Answering hypothetical questions
If you receive a complaint or a post with misinformation in it, you should take the opportunity to respond. Determine who will do so, and what they will say. Consider removing comments that will damage your community. Some negative posts are better left unanswered, especially if a response is likely to incite the poster into further action. Don’t just reply to negative comments — be a part of the conversation and reply to positive or neutral comments to create a rich, informative environment for your audience. Answer questions that arise, invite others into the conversation, and thank people for participating. Your responses put a human quality to your content and can create a feeling of goodwill in your community.
In an era where sharing content is so easy, and even encouraged, privacy concerns seem to be often overlooked or ignored. Part of the problem lies with the tools — new privacy complaints about Facebook and Twitter seem to pop up all the time — but it’s important to review your organisation’s privacy and permissions policies. Start by examining your existing policies for relevant information. When can you use photos or names of children, do you need their permission? Update your policies and waiver forms to include the social media channels you plan to use — there’s a big difference between getting someone’s permission to use their photo on a brochure, and using that same photo in a blog post or on your Facebook page.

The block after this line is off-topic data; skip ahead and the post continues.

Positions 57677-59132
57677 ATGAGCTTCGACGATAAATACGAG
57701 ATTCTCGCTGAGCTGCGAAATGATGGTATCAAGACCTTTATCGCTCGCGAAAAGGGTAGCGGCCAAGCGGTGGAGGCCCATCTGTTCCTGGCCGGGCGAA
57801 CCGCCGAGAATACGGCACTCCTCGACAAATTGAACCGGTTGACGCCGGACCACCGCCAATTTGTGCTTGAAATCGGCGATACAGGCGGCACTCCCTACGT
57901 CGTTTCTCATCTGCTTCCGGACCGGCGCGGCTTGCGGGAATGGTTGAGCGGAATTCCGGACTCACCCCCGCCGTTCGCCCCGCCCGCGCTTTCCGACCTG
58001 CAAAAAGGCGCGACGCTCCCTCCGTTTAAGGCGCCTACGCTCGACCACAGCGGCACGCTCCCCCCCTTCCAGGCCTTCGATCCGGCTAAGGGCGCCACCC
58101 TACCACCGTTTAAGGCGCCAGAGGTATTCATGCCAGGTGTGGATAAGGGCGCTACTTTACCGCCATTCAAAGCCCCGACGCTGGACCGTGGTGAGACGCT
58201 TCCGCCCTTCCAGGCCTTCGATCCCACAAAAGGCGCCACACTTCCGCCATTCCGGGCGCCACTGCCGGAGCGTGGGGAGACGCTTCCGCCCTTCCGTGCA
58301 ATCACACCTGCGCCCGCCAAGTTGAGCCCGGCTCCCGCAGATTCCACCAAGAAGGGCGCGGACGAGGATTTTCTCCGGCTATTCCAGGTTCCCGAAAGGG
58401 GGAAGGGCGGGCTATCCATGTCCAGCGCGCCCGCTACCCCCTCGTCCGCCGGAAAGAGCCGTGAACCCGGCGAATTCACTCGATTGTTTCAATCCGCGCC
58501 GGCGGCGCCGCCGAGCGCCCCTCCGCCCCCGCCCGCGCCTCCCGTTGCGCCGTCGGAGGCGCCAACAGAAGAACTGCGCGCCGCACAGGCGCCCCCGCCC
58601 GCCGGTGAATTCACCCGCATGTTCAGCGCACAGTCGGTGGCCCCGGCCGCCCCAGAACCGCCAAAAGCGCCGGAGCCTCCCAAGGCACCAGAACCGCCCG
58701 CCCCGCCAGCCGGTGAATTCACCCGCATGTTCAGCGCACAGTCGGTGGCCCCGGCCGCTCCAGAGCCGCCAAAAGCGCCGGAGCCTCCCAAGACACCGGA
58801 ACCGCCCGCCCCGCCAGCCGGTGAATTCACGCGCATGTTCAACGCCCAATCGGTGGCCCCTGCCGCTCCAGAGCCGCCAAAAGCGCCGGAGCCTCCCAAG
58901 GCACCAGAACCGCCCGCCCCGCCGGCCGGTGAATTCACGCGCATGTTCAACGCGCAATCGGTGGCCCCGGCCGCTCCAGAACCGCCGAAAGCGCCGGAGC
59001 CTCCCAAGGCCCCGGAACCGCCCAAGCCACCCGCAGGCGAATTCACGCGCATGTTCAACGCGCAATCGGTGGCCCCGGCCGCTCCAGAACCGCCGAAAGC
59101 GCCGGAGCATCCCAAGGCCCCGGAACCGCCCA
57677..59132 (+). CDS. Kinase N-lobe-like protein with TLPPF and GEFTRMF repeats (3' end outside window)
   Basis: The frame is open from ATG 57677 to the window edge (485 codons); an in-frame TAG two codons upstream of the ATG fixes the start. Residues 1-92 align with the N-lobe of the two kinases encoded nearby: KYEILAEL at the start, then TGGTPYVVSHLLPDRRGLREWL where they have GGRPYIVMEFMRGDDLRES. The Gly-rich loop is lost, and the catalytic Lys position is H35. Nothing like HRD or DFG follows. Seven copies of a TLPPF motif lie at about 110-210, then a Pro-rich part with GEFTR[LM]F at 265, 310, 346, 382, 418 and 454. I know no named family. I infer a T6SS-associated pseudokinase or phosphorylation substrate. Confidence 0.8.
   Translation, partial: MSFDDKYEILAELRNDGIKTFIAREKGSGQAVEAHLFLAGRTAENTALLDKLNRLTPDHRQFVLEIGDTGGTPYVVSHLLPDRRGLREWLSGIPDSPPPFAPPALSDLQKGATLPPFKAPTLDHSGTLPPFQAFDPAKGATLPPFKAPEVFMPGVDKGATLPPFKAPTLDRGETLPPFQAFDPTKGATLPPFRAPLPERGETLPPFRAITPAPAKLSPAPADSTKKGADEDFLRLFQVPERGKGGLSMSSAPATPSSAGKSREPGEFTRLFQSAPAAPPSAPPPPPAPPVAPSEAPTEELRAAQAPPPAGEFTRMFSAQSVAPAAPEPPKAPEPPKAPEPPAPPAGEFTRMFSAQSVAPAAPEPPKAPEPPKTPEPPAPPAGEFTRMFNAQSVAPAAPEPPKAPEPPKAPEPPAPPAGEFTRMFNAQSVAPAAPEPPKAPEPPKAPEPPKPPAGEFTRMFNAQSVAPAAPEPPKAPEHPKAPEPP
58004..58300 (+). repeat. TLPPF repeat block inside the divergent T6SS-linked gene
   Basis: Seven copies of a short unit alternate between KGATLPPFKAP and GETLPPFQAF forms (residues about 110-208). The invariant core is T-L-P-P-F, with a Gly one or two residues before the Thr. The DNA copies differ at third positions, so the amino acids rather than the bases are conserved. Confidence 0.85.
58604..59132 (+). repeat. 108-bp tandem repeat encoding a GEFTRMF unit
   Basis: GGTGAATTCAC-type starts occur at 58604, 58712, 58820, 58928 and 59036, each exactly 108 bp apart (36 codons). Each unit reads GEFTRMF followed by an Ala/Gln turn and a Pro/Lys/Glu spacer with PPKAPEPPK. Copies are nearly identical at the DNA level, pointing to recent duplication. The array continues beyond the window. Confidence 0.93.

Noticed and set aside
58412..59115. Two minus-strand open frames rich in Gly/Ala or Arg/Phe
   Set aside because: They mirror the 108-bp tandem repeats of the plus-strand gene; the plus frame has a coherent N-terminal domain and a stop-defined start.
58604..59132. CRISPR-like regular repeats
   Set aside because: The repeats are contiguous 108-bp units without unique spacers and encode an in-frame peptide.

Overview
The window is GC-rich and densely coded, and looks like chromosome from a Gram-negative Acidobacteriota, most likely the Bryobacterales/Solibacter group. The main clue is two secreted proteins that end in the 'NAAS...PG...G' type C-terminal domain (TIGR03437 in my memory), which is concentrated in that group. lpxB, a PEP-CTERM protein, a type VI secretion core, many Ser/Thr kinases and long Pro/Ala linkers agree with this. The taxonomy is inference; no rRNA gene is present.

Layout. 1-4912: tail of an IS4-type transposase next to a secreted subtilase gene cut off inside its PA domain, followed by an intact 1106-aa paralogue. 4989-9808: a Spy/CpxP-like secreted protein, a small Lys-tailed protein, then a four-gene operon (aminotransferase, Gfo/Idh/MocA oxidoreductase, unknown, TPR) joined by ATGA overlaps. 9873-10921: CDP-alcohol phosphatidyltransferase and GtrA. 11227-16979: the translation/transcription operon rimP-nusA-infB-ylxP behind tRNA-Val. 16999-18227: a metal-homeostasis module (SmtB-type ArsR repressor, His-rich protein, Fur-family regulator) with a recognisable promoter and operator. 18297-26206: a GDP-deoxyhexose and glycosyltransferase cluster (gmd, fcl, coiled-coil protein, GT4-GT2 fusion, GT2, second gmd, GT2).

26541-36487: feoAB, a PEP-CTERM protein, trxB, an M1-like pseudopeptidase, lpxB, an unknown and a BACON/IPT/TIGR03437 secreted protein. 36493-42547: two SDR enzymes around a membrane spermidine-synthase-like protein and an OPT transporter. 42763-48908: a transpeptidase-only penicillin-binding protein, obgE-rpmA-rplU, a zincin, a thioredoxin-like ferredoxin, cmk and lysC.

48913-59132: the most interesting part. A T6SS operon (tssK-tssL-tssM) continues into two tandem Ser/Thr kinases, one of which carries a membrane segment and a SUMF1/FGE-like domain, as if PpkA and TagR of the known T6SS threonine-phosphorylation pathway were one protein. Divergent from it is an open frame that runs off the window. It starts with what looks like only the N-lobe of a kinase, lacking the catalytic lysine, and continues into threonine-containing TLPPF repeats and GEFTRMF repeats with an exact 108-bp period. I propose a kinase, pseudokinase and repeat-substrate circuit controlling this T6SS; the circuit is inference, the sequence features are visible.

Enforcing the line between personal and professional
In many cases, you want your social media presence to be as personal as possible. But you can run into problems when the line between the personal lives of your staff and your organisation’s goals are blurred. What type of personal information can be posted to your organisation’s social media channels? Do you only allow mission-related posts, or can staff express personal opinions or share information about major life events. Defining the boundaries in advance can prevent inadvertent problems, but make sure your staff understands how the policy relates to their own, personal social media use. Even if staff don’t self-identify as employees on their Twitter feeds or Facebook pages, in most cases, a good number of people still know where they work. To address that, your policy might train staff on the effective use of social media, and ask them to adopt strict privacy settings on personal pages.
Creating your policy
You can’t foresee or protect against all possibilities, but being proactive and thoughtful when creating a policy can help ensure that your organisation gets the most benefit out of its social media efforts while avoiding many of the problems. The return on your efforts is likely to be worth the extra consideration. Start by identifying your team, and make sure all the right stakeholder groups are represented. Ask and answer the questions identified here to help get the conversation started, but don’t hesitate to ask other questions specific to your organisation’s work and goals. Your policy should ultimately fit your own use of social media, and your own needs.